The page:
Saturday, 6 February 2016

Researchers: how to improve your “impact” | The Search Principle: views are my own


Researchers: how to improve your “impact”

gs profile

Yesterday, my colleague Sheryl Adam and I gave a workshop on citation metrics.

Despite the criticism of bibliometrics in academic circles, there
is every sign to suggest that citation metrics are here to stay.
Academic librarians are key to understanding this area of measuring
research and its impact. The question I am hearing in medicine more and 
more: how can I improve my research impact? Here are some suggestions:


  1. Curate your own research profiles using Google Scholar profiles or academic social networking sites such as, ResearchGate, LinkedIn
  2. Use standard forms of your name, institutional affiliations & address. To help you, create an ORCID or Researcher ID profile to be more easily findable on the web
  3. Think about using Mendeley, Zotero or CiteULike.
  4. Deposit your publications (drafts or final paper depending on
    copyright policies of your publishers) in an institutional repository or
    PubMedCentral Canada. Make your research, and that of your peers, more findable.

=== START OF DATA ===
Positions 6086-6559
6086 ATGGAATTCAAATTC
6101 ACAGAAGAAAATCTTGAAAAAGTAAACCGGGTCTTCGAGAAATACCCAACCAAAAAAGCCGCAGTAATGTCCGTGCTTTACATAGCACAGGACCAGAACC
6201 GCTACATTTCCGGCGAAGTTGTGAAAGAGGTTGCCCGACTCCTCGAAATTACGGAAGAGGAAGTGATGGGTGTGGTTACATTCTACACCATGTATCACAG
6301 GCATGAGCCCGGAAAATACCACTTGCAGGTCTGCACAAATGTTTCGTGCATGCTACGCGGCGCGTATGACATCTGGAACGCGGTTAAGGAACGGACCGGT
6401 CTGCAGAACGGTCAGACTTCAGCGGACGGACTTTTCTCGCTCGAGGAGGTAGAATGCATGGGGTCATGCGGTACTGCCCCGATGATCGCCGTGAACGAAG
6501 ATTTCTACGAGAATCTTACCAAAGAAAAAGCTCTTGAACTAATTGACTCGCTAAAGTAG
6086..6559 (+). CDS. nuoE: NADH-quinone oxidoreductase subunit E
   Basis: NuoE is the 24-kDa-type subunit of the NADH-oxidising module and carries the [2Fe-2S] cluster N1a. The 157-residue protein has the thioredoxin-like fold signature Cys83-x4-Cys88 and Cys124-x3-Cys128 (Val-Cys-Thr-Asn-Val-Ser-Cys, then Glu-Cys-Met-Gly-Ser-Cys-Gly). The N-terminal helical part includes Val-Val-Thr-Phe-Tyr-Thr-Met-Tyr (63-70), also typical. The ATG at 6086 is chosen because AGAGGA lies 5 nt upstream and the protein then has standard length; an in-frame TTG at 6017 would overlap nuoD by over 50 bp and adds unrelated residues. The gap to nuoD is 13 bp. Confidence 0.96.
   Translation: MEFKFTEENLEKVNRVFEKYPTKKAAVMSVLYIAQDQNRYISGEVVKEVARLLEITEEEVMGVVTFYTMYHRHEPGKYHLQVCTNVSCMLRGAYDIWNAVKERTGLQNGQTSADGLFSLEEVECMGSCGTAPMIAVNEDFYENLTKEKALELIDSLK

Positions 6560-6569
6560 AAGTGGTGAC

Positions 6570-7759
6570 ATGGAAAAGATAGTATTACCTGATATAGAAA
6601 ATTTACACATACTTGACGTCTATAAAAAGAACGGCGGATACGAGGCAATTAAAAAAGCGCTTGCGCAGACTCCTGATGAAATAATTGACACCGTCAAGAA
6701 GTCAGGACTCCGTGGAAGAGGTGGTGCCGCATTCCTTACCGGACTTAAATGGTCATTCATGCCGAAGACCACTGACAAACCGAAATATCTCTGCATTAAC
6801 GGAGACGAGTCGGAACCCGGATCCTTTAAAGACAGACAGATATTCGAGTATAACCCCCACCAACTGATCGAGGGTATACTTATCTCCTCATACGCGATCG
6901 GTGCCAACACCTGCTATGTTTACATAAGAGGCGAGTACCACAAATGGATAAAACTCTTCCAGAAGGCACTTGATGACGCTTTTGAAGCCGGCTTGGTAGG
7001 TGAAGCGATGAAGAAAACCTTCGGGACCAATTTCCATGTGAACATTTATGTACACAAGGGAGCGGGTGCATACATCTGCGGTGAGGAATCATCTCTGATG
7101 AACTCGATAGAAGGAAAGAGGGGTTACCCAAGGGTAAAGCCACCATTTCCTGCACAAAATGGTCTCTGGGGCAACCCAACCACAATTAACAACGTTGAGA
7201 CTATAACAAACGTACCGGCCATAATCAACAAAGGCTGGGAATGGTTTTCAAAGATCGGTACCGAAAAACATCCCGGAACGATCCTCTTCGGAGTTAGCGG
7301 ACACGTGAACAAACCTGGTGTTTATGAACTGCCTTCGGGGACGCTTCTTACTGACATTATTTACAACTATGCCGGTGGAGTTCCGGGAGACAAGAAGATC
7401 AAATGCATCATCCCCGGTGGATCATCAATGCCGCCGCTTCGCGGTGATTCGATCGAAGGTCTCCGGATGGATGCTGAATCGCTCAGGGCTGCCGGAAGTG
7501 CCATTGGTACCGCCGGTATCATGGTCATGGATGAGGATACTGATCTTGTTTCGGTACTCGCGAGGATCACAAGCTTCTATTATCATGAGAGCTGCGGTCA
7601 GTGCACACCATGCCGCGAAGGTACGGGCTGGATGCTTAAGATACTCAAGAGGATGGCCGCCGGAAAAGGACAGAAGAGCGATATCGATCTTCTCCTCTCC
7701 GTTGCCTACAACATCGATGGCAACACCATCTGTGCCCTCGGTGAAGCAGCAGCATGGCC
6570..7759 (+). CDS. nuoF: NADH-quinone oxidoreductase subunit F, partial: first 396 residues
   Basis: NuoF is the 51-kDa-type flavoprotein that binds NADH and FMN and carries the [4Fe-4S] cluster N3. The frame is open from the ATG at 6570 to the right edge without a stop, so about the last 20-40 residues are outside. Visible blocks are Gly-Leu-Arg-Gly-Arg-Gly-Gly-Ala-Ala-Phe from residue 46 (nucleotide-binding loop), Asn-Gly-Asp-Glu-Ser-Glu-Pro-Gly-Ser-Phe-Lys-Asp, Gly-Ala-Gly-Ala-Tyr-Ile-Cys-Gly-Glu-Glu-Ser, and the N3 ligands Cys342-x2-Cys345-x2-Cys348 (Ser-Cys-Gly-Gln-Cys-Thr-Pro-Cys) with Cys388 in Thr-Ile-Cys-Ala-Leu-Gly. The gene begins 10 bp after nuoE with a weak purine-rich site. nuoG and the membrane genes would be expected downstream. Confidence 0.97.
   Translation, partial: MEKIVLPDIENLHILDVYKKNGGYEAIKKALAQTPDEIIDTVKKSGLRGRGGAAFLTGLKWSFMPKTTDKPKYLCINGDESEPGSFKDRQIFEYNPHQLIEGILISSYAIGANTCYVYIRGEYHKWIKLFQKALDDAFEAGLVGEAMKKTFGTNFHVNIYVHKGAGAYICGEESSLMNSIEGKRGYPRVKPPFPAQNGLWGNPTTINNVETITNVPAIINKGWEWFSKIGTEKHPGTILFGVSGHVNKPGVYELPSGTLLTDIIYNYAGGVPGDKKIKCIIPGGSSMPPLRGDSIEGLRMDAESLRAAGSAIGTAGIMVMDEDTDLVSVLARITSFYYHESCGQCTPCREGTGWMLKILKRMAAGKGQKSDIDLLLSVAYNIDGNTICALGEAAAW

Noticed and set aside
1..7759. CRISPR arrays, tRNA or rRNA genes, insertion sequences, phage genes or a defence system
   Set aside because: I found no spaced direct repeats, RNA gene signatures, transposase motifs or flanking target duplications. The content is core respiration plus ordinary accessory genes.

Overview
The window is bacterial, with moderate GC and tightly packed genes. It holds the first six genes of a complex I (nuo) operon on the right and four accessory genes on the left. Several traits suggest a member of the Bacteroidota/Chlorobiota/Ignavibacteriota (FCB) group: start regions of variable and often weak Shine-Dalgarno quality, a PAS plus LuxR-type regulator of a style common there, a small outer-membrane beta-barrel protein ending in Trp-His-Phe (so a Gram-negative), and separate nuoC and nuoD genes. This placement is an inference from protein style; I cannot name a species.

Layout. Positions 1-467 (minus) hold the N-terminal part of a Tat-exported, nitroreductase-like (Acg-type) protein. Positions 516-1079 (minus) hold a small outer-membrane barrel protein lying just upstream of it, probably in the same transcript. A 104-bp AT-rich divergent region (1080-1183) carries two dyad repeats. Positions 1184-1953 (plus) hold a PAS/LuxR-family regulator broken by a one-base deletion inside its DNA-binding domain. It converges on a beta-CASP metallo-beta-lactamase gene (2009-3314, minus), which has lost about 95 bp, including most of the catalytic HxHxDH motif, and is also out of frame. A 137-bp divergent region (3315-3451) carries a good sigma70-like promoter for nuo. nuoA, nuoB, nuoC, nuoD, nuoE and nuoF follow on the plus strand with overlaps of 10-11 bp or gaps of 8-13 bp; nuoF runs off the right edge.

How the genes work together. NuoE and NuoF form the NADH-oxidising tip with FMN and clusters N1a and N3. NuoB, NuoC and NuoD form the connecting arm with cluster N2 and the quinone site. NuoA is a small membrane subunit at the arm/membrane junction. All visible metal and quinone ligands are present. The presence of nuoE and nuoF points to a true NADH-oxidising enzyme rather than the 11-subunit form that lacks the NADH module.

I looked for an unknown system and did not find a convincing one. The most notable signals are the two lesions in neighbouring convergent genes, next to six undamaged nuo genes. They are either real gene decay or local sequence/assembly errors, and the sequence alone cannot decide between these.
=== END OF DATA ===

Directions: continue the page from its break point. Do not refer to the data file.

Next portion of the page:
5. Use metadata
    to describe your research papers, and carefully select keywords for
    your publications. Make it possible for search engines to find you
  6. Publish in journals with a high impact factor (IF) and use Web of Science or Scopus to find IFs (try SCImago too)
  7. Collaborate with researchers worldwide, and be more social in social
    spaces. Present preliminary findings of your research at meetings and
  8. Build your Hirsch index (h-index)
  9. Start a blog (see LSE Impact Blog) or contribute to Wikipedia
  10. Consider communicating information about your research using Twitter or create a Twitter hashtag #
Finally, ask your favourite academic librarian (or medical librarian) for help. Dean


Bibliometrics: Highlighting Your Track Record: Using Metrics in Your CV‌ (presentation)

Standing on the shoulders of the Google giant: Sustainable discovery and Google Scholar’s comprehensive coverage.

Researchers: how to improve your “impact” | The Search Principle: views are my own

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